Slow cloth becomes slower. As I breathe deeply and release my expectations, I am able to focus on the benefits of this. An extra towel is always welcome. An opportunity to practice being in the moment of this project for a bit longer is even more welcome.

Part of the joy of living in this quiet place is that broad swaths of each day are made up of unstructured time. Once the cats are given their hugs and their dinner, the evening can go wherever it meanders. Usually, it is a blend of learning, weaving and just being, punctuated at intervals by the quiet “M’rraou?” of one of the cats. They are my mindfulness bells, calling me back into the moment to listen patiently to their needs and share hugs and purrs.

pausing to…pause


Even with boxes everywhere, I find that I can finally pause and be present in my surroundings.

I have taken time to weave the third of the four tea towels. I have taken long, admiring looks at the yet unnamed Glimakra, and woven a few picks on the monks’ belt placemats.

At night, I’ve turned off all the lights and been amazed at the carpet of stars visible from the studio windows.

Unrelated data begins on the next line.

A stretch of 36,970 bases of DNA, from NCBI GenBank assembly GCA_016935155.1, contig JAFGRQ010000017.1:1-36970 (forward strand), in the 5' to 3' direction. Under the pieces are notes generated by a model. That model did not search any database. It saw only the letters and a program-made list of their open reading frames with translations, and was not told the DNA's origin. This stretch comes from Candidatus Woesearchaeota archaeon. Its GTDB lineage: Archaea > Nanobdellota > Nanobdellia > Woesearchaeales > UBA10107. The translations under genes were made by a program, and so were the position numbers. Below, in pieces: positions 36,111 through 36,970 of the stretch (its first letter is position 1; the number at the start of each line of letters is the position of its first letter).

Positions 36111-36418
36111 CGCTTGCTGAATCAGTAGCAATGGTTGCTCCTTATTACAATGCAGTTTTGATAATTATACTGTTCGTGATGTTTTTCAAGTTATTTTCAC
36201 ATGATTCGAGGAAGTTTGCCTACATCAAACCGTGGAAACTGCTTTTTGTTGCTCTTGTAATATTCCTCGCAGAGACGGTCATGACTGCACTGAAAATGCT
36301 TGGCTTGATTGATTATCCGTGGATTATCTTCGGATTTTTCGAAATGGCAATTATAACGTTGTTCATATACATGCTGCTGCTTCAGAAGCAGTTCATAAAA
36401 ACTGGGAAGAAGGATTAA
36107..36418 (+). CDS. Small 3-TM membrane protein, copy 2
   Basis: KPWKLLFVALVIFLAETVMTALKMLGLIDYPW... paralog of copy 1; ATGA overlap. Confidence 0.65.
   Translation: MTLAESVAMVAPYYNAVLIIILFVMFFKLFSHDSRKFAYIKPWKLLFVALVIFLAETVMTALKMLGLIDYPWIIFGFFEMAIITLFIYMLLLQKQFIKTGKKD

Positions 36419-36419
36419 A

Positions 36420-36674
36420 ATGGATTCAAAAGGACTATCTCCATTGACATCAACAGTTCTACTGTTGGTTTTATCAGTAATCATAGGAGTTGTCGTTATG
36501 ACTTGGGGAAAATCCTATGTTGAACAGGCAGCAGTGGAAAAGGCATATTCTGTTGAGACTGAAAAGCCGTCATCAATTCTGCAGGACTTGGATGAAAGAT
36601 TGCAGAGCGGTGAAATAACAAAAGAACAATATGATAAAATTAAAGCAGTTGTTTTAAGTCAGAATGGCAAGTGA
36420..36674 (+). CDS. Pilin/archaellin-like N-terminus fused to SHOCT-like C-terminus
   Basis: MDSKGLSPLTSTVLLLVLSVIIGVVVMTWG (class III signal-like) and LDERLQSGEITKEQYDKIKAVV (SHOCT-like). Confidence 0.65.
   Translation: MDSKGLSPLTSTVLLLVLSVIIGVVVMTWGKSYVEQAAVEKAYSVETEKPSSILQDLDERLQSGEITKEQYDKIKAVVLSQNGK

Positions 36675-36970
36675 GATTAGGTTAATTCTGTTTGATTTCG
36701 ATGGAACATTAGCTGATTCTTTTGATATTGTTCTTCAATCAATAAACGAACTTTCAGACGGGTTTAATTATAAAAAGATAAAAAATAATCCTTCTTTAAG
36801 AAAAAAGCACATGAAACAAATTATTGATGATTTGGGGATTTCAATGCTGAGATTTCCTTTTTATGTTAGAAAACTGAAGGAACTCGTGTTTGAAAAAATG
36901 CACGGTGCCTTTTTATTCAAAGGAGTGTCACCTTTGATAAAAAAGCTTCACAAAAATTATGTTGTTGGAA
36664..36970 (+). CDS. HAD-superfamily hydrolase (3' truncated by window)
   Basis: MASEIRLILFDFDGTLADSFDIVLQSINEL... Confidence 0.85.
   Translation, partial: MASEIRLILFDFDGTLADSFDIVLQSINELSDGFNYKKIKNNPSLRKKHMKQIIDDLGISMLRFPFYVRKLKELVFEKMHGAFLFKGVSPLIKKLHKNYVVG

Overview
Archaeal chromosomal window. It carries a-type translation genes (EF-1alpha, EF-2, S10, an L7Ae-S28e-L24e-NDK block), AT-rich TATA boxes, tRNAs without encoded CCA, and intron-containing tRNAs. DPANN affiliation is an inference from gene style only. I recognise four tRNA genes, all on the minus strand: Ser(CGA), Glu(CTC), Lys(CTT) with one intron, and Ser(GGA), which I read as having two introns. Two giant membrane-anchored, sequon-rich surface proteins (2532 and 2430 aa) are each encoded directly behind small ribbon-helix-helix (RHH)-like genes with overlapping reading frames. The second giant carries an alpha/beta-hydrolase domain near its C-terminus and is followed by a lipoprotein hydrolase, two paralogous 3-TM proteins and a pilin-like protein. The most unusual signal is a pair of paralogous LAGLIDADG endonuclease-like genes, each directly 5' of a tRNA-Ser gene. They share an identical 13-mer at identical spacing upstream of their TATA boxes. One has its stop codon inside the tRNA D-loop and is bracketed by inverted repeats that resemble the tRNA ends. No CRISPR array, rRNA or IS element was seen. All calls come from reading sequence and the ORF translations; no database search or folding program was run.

At the end of a hatha yoga practice, lying in savasana and melting into the support of the floor beneath me, I acknowledge that all striving is done. There is nothing to do but absorb the wisdom of the practice.

Yoga permeates all life, not just the hours spent on the mat. As these periods of striving have ended, both the immediate one of moving to this house, and the overarching one of returning home, I am taking the time to absorb the wisdom of these as practice.

I can’t help but see the frenzy slipping away from my work. The weaving need not shout to be heard. It can speak in sighs of relief and murmurs of pleasure, and in the deep silence that comes with being completely at ease.

It is surprising how much gets done in this mindful reverie. When there’s no internal conflict, no energy spent building walls and holding them up, no time spent deciding what is and what is not, things just work. Like the swan gliding along the canal, there’s plenty happening under the placid water, but it’s all about gliding forward, not about flapping wildly and splashing water everywhere.